Please be safe!

Let’s start with one word…. SAFETY

When you are around horses, the first thing to remember is to ‘BE SAFE’

Why?

Horses are prey animals, they are strong and highly responsive to stimuli in their environment

What does this mean? They have an incredibly fast flight or flight instinct.

Err?

Let’s break this down. As they don’t want to be someone’s lunch, their first response to something that they sense as dangerous.. is to run away. For example;

One day, they may catch you walking towards them with the long snake-like thing, known  to us as “the hose”, they are going to want to run away, regardless of the child lovingly grooming them. Next thing you know is that the child is in a heap on the ground, and the beloved pony is heading for the hills.

ALL horses still have this instinct, although their trigger levels may be different.

My point?

When you are around horses, especially with people with small amounts of experience, like children, be vigilant. Do not take shortcuts with safety. For example,

  • If someone is grooming a horse, beware of what you are doing, as your movement could well impact the situation.
  • When you are leading a horse, NEVER wrap the rope around your hand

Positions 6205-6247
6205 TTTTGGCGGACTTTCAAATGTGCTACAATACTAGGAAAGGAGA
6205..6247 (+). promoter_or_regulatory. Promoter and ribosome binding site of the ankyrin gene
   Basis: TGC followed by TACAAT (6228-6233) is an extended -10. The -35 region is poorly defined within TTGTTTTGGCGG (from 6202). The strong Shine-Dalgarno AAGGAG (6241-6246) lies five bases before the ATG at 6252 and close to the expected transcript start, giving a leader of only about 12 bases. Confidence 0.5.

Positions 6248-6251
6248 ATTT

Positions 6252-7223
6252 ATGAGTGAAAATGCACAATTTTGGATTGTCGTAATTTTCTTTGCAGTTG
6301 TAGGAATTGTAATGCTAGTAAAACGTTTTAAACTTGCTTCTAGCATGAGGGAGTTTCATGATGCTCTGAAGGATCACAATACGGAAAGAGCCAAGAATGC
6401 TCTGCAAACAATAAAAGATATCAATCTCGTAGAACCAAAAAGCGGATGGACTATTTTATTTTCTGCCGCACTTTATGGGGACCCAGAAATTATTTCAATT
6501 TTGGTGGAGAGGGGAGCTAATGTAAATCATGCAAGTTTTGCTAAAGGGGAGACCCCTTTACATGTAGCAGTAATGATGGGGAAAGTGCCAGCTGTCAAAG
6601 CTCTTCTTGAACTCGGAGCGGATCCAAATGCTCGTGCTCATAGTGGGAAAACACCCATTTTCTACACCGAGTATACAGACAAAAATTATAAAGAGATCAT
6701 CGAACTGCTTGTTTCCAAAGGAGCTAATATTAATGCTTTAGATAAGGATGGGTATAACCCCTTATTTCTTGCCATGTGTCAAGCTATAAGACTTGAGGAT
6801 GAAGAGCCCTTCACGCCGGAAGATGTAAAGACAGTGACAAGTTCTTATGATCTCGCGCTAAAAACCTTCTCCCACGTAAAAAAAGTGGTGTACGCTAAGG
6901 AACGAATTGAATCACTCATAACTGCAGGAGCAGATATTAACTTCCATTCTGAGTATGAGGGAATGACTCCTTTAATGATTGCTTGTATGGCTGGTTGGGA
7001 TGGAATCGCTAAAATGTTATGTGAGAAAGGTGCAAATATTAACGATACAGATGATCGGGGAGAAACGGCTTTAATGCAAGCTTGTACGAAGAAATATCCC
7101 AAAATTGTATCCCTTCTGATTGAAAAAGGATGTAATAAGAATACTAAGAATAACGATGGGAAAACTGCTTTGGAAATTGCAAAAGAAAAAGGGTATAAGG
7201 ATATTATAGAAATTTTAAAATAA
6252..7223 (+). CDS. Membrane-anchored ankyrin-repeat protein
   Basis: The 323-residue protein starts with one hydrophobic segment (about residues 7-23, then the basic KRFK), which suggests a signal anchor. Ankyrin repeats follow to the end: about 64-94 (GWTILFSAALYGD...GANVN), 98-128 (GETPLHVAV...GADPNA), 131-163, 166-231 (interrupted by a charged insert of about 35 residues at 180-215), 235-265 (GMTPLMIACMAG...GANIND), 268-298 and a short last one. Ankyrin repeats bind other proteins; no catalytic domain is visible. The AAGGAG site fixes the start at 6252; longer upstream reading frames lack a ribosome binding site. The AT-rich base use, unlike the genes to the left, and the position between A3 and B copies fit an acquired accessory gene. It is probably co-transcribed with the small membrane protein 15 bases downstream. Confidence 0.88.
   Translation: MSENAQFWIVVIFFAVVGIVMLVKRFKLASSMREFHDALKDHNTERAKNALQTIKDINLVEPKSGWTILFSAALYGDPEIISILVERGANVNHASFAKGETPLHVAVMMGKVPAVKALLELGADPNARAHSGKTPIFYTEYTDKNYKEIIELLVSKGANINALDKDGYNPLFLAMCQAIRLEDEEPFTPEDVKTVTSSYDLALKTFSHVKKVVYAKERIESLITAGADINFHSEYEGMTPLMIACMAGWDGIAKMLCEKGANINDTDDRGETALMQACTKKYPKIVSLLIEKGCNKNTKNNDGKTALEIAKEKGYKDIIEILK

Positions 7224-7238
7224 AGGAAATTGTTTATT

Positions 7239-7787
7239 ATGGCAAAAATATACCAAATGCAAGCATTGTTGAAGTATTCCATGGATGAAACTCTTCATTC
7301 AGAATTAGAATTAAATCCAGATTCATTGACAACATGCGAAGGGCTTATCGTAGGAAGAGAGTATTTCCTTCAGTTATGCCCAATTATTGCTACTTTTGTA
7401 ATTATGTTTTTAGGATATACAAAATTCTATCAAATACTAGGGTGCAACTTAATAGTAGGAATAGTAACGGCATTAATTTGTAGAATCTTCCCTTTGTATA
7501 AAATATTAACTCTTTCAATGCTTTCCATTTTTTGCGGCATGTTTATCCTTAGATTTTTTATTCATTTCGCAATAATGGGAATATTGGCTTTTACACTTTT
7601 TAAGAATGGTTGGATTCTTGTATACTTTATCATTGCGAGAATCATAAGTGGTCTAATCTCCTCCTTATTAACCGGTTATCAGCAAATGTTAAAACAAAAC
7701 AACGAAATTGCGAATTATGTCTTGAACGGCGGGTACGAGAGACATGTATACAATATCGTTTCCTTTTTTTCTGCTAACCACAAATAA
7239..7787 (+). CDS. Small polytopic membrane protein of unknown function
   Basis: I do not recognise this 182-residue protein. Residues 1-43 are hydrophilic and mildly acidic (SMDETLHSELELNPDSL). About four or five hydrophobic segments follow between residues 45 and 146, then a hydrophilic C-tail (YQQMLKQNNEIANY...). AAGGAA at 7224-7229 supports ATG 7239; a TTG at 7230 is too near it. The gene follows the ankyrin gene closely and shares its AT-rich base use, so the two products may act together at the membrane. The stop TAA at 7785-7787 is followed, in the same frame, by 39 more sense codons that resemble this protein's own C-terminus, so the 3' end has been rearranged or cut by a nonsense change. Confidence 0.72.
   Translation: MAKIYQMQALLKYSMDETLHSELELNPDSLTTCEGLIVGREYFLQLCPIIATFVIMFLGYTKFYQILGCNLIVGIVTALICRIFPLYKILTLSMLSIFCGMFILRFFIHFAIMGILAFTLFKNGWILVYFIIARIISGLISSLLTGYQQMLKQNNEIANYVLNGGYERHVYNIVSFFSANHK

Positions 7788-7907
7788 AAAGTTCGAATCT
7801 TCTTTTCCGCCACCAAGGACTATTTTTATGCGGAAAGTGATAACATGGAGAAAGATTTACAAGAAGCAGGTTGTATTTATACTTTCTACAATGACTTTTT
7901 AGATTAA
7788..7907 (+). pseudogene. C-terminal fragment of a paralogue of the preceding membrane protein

• Give the horse space, those legs are powerful, and horses are quicker than you. If a horse turns into a flight animal, you need to be able to get out of the way.
  • Beware if the horse is in closed space or is in a vulnerable situation, like lying down. In these situations, the horse will be on alert, and their trigger point will be lower than normal.


Some Safety points for riding

  • WEAR A SAFETY HELMET that has been designed for horse riding.

           Your brain is important, protect it.

  • Wear appropriate footwear.  NOt sure if your footwear is OK or not, then test it. If it can slide through the stirrup, and it can get caught, then it is not appropriate. If you fall off, you will be dragged along by the foot, which will spook your horse more, which could well kill you.
  • Tack should be appropriate for the horse and rider, and should be correctly fitted, for both the horse and the rider and be in good repair.
  • Keep hold of those reins! Horses can spook at any time, be ready for this to happen.
  • NEVER let reins, lead lines, or any other piece of tack drag on the ground. Think of undone shoelaces and the consequences of tripping over, then apply that to your horse!

ALL horse are capable of tripping or spooking. And just because you have not had a serious fall yet, does not mean it is not around the corner. So, apply some common sense and minimize the “impact”, and be safe.